News Coronavirus US entering ‘COVID hell’, as virus death toll passes 250,000
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US entering ‘COVID hell’, as virus death toll passes 250,000

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The United States coronavirus death toll has passed 250,000, as a devastating third wave smashes all states and threatens to overcome the country’s battered healthcare system.

The country’s top health officials warn the worst is yet to come as fatalities lag skyrocketing hospital admissions by several weeks.

“What America has to understand is that we are about to enter Covid hell,” Dr Michael Osterholm, director of the Centre of Infectious Disease Research and Policy at the University of Minnesota told CNBC this week.

By Wednesday afternoon (local time), the number of people hospitalised with the virus across the US had risen to at least 78,630, breaking another record for the highest single-day tally during the pandemic.

Conditions inside hospitals are quickly deteriorating, with the number of COVID patients doubling in the past month and grim records being set daily.

Across the country, staff at overwhelmed medical facilities are converting chapels, cafeterias, waiting rooms, hallways, and parking garages into patient treatment areas. Other workers are desperately calling other centres in the hopes of finding free beds for coronavirus patients.

New infections have risen by more than 80 per cent in the past two weeks, with an average of about 160,000 new cases every day.

Alison Johnson, the director of critical care at Johnson City Medical Centre in Tennessee, said frontline workers are totally exhausted.

“We are depressed, disheartened and tired to the bone,” Ms Johnson said, also revealing she often cries on the way to and from work.

 

On Friday (local time), Illinois broke a new record for the highest number of new coronavirus cases reported by any state in any 24-hour period.

The midwestern state clocked up 15,433 new infections, surpassing the previous all-time high of 15,300 set by Florida in July.

Dr Isaac Bogoch, an infectious disease specialist at the University of Toronto, said the approaching holidays set the country up for a lethal winter and spring since hospitalisations and deaths lag newly diagnosed infections by a few weeks.

“The upcoming holidays of Thanksgiving, Diwali, Christmas, Hanukkah and New Year’s create the potential for innumerable super-spreading events across the country,” Dr Bogoch told CNBC last week, when the country was recording 120,000 cases a day.

“This has the potential to introduce and reintroduce the virus to new areas and to further exacerbate community transmission.”

State leaders grapple with virus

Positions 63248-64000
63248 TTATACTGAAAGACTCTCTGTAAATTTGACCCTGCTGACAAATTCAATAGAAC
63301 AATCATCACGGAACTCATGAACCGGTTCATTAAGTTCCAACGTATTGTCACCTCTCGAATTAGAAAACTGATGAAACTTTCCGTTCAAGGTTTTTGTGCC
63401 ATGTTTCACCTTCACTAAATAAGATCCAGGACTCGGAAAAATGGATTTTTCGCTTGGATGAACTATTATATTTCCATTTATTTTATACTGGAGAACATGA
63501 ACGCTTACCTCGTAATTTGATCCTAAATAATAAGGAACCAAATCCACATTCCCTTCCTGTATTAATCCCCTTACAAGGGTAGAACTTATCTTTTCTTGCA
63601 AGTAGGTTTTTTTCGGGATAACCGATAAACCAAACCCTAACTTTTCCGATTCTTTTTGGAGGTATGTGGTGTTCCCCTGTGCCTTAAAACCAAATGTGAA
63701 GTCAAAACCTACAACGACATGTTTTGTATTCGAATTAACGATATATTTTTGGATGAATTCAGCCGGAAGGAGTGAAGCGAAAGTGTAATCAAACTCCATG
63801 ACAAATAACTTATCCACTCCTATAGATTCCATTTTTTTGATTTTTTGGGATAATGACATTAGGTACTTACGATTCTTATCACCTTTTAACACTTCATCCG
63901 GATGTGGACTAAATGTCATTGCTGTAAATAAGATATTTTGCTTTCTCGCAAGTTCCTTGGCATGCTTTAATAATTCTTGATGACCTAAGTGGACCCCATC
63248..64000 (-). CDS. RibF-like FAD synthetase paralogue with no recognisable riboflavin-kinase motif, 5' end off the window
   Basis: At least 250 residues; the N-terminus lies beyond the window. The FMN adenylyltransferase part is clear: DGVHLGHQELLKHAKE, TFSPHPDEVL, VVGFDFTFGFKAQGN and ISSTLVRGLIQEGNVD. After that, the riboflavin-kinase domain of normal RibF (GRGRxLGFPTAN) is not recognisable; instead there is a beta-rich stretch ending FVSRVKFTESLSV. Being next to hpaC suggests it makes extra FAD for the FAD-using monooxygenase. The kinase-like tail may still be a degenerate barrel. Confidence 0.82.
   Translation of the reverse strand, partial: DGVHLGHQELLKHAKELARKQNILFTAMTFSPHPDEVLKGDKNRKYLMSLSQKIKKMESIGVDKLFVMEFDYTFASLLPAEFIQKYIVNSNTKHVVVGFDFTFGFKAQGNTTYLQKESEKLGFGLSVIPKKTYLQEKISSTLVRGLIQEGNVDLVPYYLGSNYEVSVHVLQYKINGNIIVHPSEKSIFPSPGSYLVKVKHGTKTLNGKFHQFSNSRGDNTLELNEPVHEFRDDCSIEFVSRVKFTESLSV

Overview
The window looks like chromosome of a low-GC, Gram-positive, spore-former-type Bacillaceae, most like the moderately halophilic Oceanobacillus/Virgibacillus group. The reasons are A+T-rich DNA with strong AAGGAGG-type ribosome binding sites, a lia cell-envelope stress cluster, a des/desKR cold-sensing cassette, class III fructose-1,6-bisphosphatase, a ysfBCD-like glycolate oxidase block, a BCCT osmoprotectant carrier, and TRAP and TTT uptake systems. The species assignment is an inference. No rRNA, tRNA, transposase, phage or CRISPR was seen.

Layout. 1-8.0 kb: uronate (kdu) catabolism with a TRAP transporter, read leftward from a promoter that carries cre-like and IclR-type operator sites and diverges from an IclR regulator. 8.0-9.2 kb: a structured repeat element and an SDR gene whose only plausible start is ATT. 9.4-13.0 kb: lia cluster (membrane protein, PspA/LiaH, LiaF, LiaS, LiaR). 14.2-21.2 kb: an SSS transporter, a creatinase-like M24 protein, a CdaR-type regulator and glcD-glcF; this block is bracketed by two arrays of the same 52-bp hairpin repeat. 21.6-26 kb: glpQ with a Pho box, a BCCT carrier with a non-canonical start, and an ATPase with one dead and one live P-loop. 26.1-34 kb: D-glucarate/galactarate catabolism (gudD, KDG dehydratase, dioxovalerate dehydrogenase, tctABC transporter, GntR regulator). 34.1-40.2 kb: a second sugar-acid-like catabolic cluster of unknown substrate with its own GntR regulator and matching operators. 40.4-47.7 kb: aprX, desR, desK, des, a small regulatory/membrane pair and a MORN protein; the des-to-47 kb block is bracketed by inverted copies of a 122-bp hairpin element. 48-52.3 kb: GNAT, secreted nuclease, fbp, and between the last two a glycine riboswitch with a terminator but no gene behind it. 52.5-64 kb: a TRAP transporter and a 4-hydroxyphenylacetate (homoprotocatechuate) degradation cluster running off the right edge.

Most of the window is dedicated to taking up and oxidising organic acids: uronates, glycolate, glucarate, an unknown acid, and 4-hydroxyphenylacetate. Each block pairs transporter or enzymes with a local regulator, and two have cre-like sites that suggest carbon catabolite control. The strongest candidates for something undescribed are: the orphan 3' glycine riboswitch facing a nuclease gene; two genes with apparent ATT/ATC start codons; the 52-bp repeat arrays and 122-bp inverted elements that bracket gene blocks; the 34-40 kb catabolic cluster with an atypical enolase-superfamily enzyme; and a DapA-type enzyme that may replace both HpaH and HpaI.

Governors and local officials have brought in a range of measures in recent days in an effort to curtail surging outbreaks in their electorates.

New York City’s school district, the largest in the country, will halt in-person learning from Thursday.

New York – the first major US coronavirus epicentre in March and April – remains the state with the highest overall number of deaths since the pandemic began, with over 33,000.

Elsewhere, Cleveland has issued stay-at-home warnings, while mask mandates have been passed in places that have previously strenuously resisted imposing such rules.

The US death toll from the virus vastly outstrips that of any other country.

Brazil is a distant second, with 166,699 COVID deaths.

The US’s seven-day average for fatalities is 1176 every day – more than the combined daily average in the two next most affected nations, India and Brazil.

After topping 11 million cases from the pandemic on Monday, the US surpassed 11.4 million by Wednesday night. It remains the only country to have reported more than 10 million cases.

With nearly 158,000 cases every day, it accounts for one in every 26 infections reported worldwide.

The Midwest is currently the hardest-hit region, based on cases per capita.

North Dakota, South Dakota, Wisconsin, Iowa and Nebraska are the top five worst-affected states.

Virus fight hindered by political tensions

The situation is not helped by recovered coronavirus patient President Donald Trump.

He has been outspoken in his scepticism of SARS-CoV-2.0, which he has repeatedly labelled the “China virus”.

As Mr Trump continues to deny the results of the November presidential election, coronavirus advisers to President-elect Joe Biden have warned his behaviour could hinder the battle against COVID-19.

Several doctors and nurses associations published a letter on Tuesday urging the Trump administration to share critical COVID-19 data, such as equipment inventories, medical supplies and hospital bed capacity, with Mr Biden’s team.

It came after top US infectious diseases expert Anthony Fauci revealed on Sunday that Mr Trump last attended a coronavirus task force meeting “months ago,” and sends vice President Mike Pence in his stead.

On Tuesday, Dr Fauci reiterated the need for a smooth transition of power and for a nationwide response to the coronavirus crisis.

“The thing we need to get people to understand is that when you’re dealing with an infectious disease outbreak, the infectious disease, the virus in this case, doesn’t know the difference between the border of Louisiana and Mississippi or North and South Carolina,” Dr Fauci told The New York Times.

“It’s the country that’s involved, so we need to respond as a nation, not in a fragmented way.”

-with agencies